SINGAPORE – In a split decision, the three-judge Court of Appeal in Singapore has ruled that there was a breach of natural justice in the making of bankruptcy-related orders against a businessman and his family by an Indonesian court.
These orders – against Mr Paulus Tannos, his wife Madam Lina Rawung and their children Pauline and Catherine – had earlier been recognised by the High Court of Singapore. The four are Indonesians, but hold Singapore permanent residency and reside here.
The High Court decision was eventually overturned by the apex court, with Chief Justice Sundaresh Menon and Judge of Appeal Tay Yong Kwang holding that the family had not been given a fair opportunity to contest the proceedings in the Indonesian court.
However, Justice Woo Bih Li disagreed, finding that they had earlier known of the court proceedings but chose not to attend.
Indonesian media reports state that Mr Tannos is a suspect in an ongoing corruption case in his home country involving an Indonesian government project working on the country’s electronic national identity cards.
According to the judgment by the apex court dated Aug 27, the businessman is a majority shareholder of Indonesian company PT Megalestari Unggul (MLU).
In 2011, MLU was granted a loan of 200 billion rupiah ($18.5 million) by another Indonesian company, with Mr Tannos and his family allegedly the guarantors of the loan.
MLU was subsequently unable to repay the loan in 2012 and the debt was eventually assigned to a third Indonesian company – PT Senja Imaji Prisma (SIP) – and two individuals.
This meant that MLU instead owed SIP and the individuals the outstanding loan.
In December 2016, SIP commenced legal proceedings in Indonesia against MLU and the Tannos family over the debt, urging the court to make Penundaan Kewajiban Pembayaran Utang (PKPU) orders against them.
Under Indonesian bankruptcy laws, a PKPU order temporarily suspends the repayment obligations of a debtor so that it can propose a plan to its creditors for the restructuring of its loans.
If the debtor fails to propose a plan which is approved by the majority of its creditors, a bankruptcy order will be made against it.
SIP subsequently attempted to serve notice of the PKPU proceedings to the Tannos family at their registered address in Indonesia. This delivery of legal documents failed, as there was an “incomplete address”, according to the records of the Indonesian courier company.
An advertisement of the proceedings was also placed in a local Indonesian newspaper with limited circulation.
The Tannos family and their lawyers were not present in court during the PKPU proceedings, and the PKPU orders were eventually issued in their absence on Jan 9, 2017.
However, their lawyers attended subsequent meetings with the creditors, claiming that the family had not received any notice of the PKPU proceedings or the court orders, among other things.
As the meetings did not result in a successful loan restructuring plan, the Indonesian court later pronounced MLU insolvent and the Tannos family bankrupt.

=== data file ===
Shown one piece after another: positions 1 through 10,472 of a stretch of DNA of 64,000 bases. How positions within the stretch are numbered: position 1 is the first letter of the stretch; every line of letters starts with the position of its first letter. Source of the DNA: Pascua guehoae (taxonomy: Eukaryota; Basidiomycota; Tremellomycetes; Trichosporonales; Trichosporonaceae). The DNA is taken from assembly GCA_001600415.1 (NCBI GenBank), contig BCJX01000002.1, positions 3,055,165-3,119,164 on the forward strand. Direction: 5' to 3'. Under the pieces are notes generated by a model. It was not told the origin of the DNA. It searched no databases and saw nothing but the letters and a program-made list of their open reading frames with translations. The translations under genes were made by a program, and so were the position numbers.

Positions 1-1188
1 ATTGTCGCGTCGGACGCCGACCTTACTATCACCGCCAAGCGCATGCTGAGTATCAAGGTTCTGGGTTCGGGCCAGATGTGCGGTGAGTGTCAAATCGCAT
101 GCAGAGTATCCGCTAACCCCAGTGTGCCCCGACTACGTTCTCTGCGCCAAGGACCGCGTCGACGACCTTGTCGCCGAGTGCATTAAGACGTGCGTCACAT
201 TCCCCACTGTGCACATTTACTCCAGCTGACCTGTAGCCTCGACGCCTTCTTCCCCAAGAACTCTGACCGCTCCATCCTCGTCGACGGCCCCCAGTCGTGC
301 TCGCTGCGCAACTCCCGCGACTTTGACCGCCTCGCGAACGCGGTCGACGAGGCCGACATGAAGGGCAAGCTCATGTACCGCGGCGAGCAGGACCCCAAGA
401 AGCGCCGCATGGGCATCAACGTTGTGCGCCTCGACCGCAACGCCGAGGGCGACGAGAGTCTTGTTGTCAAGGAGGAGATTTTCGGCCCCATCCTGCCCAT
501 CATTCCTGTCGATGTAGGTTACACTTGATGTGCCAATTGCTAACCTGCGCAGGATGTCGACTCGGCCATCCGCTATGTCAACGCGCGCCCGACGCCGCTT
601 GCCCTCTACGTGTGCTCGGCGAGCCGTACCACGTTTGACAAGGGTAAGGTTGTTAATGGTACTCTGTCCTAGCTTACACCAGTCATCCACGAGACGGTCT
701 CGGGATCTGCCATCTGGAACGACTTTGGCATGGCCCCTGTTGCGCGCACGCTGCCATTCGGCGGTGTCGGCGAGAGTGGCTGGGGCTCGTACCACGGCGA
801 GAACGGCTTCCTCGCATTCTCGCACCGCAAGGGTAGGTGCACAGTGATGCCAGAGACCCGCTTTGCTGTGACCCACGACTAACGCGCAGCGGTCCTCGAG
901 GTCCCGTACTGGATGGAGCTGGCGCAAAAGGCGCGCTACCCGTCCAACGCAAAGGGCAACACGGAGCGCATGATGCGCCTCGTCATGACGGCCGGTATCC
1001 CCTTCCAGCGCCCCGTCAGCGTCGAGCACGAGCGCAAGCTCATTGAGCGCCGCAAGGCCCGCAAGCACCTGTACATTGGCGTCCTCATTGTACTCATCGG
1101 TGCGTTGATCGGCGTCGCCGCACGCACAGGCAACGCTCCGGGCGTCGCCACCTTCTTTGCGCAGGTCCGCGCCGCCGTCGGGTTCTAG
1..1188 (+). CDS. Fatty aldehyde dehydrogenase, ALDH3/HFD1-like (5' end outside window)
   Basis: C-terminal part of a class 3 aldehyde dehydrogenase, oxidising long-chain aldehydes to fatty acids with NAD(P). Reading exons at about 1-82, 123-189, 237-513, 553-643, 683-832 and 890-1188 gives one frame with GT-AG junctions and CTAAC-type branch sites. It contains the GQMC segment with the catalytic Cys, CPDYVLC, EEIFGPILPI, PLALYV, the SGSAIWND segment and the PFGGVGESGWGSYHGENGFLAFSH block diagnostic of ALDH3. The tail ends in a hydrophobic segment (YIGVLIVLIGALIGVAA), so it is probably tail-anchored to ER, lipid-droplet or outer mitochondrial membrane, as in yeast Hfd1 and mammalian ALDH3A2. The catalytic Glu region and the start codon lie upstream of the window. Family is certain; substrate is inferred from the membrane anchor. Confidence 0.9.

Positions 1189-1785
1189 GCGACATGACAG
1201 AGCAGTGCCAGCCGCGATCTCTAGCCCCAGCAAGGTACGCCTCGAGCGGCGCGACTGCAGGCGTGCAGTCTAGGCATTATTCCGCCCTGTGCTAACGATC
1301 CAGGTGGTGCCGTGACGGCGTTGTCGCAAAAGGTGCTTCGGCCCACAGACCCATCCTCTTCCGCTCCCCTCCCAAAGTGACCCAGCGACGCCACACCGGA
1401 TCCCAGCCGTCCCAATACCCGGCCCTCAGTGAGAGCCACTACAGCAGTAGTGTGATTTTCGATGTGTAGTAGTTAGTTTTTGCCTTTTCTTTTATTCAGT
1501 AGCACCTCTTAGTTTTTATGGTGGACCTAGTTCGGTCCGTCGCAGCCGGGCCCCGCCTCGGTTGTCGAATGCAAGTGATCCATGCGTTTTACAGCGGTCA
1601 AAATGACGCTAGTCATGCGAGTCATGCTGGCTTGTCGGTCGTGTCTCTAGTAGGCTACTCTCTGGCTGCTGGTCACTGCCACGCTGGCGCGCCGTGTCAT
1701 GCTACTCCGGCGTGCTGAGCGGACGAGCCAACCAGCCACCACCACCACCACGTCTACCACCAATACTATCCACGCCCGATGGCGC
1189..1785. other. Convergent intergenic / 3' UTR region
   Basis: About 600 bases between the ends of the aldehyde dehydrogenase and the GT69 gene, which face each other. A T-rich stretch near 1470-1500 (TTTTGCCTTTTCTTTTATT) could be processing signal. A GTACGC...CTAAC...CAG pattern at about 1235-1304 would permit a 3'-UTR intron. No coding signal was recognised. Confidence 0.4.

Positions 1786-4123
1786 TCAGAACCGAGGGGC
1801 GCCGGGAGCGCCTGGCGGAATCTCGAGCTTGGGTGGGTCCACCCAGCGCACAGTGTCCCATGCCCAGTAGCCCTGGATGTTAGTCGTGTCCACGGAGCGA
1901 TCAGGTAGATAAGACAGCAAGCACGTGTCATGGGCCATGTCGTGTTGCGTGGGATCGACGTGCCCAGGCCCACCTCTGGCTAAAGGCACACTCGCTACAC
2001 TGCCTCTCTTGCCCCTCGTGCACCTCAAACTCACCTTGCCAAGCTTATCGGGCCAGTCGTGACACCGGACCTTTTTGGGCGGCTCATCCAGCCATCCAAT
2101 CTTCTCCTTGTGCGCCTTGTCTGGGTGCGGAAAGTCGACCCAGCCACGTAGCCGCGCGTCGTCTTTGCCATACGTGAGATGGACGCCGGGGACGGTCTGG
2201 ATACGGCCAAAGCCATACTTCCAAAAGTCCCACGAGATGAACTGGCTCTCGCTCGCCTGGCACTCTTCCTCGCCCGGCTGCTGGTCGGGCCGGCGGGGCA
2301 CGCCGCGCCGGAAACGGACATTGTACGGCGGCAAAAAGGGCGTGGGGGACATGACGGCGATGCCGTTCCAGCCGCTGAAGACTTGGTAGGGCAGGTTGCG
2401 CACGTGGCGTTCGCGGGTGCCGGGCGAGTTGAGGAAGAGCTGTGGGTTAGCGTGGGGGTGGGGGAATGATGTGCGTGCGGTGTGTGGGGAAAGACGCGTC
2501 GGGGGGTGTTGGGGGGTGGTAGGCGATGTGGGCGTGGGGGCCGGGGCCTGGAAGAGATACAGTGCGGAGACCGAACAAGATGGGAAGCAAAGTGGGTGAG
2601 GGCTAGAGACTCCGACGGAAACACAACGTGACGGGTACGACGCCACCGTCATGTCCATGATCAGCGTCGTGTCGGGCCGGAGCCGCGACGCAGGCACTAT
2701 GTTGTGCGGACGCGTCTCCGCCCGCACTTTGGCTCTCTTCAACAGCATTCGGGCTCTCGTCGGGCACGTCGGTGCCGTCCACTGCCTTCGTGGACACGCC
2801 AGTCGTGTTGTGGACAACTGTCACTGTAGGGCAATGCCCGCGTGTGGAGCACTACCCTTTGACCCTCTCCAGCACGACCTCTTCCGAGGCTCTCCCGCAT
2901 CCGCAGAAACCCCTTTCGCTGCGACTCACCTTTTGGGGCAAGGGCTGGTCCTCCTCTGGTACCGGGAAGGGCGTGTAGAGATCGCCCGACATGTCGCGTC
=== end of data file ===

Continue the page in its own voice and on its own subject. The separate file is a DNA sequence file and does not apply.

It also appointed individuals to administer the insolvency process and as receivers and administrators of the Tannos family’s estate.
The family owns property in Singapore.
The orders by the Indonesian court were later recognised by the High Court of Singapore in January 2018, after an application by the receivers.
These individuals were also empowered by the court to administer and distribute the family’s property in Singapore.
About a month later, the Tannos family commenced proceedings in the High Court to set aside the court’s earlier recognition of the orders but had their application dismissed.
They then appealed to the apex court in Singapore against the High Court’s dismissal of their application, claiming that the Indonesian court orders were not final and conclusive, as there were pending appeals and reviews against the orders before the Supreme Court of Indonesia.
The family also maintained that they had learnt of the court proceedings against them in Indonesia only after the PKPU orders were advertised in two major Indonesian newspapers.
The orders made by the Indonesian court were therefore obtained in “breach of natural justice”, they argued through their lawyers – Senior Counsel Philip Antony Jeyaretnam and Lau Wen Jin.
In their judgment, CJ Menon and Justice Tay noted that the case in Indonesia had not further developed since 2018 but agreed that the family had been deprived of a fair opportunity to contest the PKPU proceedings.
The judges said that it would be illogical for the family to have not appeared in court to contest the making of the PKPU orders against them if they had earlier learnt about the proceedings.
“Indeed their conduct at the creditors’ meetings and their subsequent efforts to mount an appeal and seek review suggested that they were perfectly committed to seeking to vindicate their rights before the Indonesian courts but were left with no avenue to do so,” wrote Chief Justice Menon, who delivered the majority decision.
Both the Chief Justice and Justice Tay also said that the Court of Appeal, in deciding whether the Indonesian court orders were made in accordance with the requirements of natural justice, is not bound by the views of the Indonesian court.
“As the (court orders) were to be recognised in Singapore, it is for the Singapore court to be satisfied on the evidence that the manner in which the orders had been obtained complied with the core principles of natural justice,” wrote CJ Menon.
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